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Tuesday, Jan. 10, 2017 4:34 p.m.

D.C. Council member proposes law to fully legalize marijuana

This post was written by staff writer Catherine Moran.

D.C. Council members proposed various pieces legislation during their first legislative meeting of the year Tuesday, from building up the Metropolitan Police Department to full marijuana legalization.

Here are the top three proposed laws you should know.

1. Fully legalizing marijuana

At-large Council member David Grosso proposed a bill that would fully legalize marijuana in the District. While marijuana was decriminalized in D.C. and voters approved adult recreational use in 2014, Grosso’s legislation addresses past congressional intervention that prevented the city from regulating and taxing marijuana.

In June, Congress, which has jurisdiction over D.C., blocked an amendment that would have allowed the city to use funds for a legal marijuana retail market, according to Extract, a website focused on marijuana coverage.

“We know the war on drugs is and was a failure,” Grosso said, adding that it contributed to an increase in mass incarceration and is “racial in its implementation.”

Grosso said that his act is the logical next step in setting up a strong tax and regulatory system. The Committee on the Judiciary and Public Safety will now work on and address the legislation.

2. Increasing law enforcement numbers

Ward 7 Council member Vincent Gray proposed a bill to increase D.C. police staffing, saying that MPD staffing is at the “lowest level in a decade.” MPD has more than 4,000 sworn and civilian members, according MPD, but Interim Police Chief Peter Newsham told Fox News in October that the number of sworn officers was slightly above 3,700.

Gray said former D.C. Police Chief Cathy Lanier emphasized meeting the 3,800 minimum officer threshold for several years as officer retention plagued the department.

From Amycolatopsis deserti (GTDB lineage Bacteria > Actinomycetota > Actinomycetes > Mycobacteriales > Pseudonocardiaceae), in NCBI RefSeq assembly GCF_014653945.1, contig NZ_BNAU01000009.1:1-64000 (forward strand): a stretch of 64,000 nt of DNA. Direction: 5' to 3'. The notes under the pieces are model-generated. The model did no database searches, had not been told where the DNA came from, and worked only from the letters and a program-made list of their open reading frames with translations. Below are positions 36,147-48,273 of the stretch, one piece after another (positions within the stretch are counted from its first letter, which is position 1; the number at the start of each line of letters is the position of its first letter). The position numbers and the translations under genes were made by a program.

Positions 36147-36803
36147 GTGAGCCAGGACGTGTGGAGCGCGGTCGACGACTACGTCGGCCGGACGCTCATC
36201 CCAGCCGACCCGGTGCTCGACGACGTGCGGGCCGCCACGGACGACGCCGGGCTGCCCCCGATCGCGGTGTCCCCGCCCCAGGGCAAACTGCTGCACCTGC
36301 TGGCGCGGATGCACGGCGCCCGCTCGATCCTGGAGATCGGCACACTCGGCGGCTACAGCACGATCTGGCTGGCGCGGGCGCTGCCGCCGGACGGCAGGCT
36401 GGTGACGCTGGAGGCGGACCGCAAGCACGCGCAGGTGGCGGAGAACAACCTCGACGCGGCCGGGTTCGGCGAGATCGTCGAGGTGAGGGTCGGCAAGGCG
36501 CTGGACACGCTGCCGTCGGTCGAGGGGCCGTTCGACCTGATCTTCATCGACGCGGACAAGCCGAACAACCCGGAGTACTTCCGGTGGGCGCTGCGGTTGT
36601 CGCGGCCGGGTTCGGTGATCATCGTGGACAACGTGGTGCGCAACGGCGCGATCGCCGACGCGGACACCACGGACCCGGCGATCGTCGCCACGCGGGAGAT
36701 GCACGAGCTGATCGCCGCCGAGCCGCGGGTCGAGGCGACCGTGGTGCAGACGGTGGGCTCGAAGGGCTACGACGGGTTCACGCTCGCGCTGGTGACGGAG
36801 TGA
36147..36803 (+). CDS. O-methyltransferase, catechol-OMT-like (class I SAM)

The alumnus and former mayor said the city’s population surge requires increasing the number of sworn officers from 4,000 to 4,200, saying it was important to “increase the number of officers deployed to help neighborhoods most plagued by violent crime.”

The proposed legislation would set aside “adequate” funding in the budget for MPD, which would help to cover the cost of hiring, training and equipping officers, Gray said.

3. Access to free Wi-Fi

Ward 4 Council member Brandon Todd introduced legislation to create a taskforce that will work to provide and oversee construction for free wireless internet access in the District. Todd said free Wi-Fi will be beneficial to D.C.’s economy. People with lower incomes can miss the chance to pursue other opportunities without access to the internet, where most job applications are now hosted, he said.

“Today high-speed broadband is not a luxury – it’s a necessity,” Todd said, “The internet divide is an economic divide.”

Todd said cities like New York and Boston have increased accessibility to free Wi-Fi. New York recently added free Wi-Fi and cellphone service in the subway system, according to The New York Times.

The Washington Metropolitan Area Transit Authority announced their plans to add Wi-Fi to all underground Metro stations in December.

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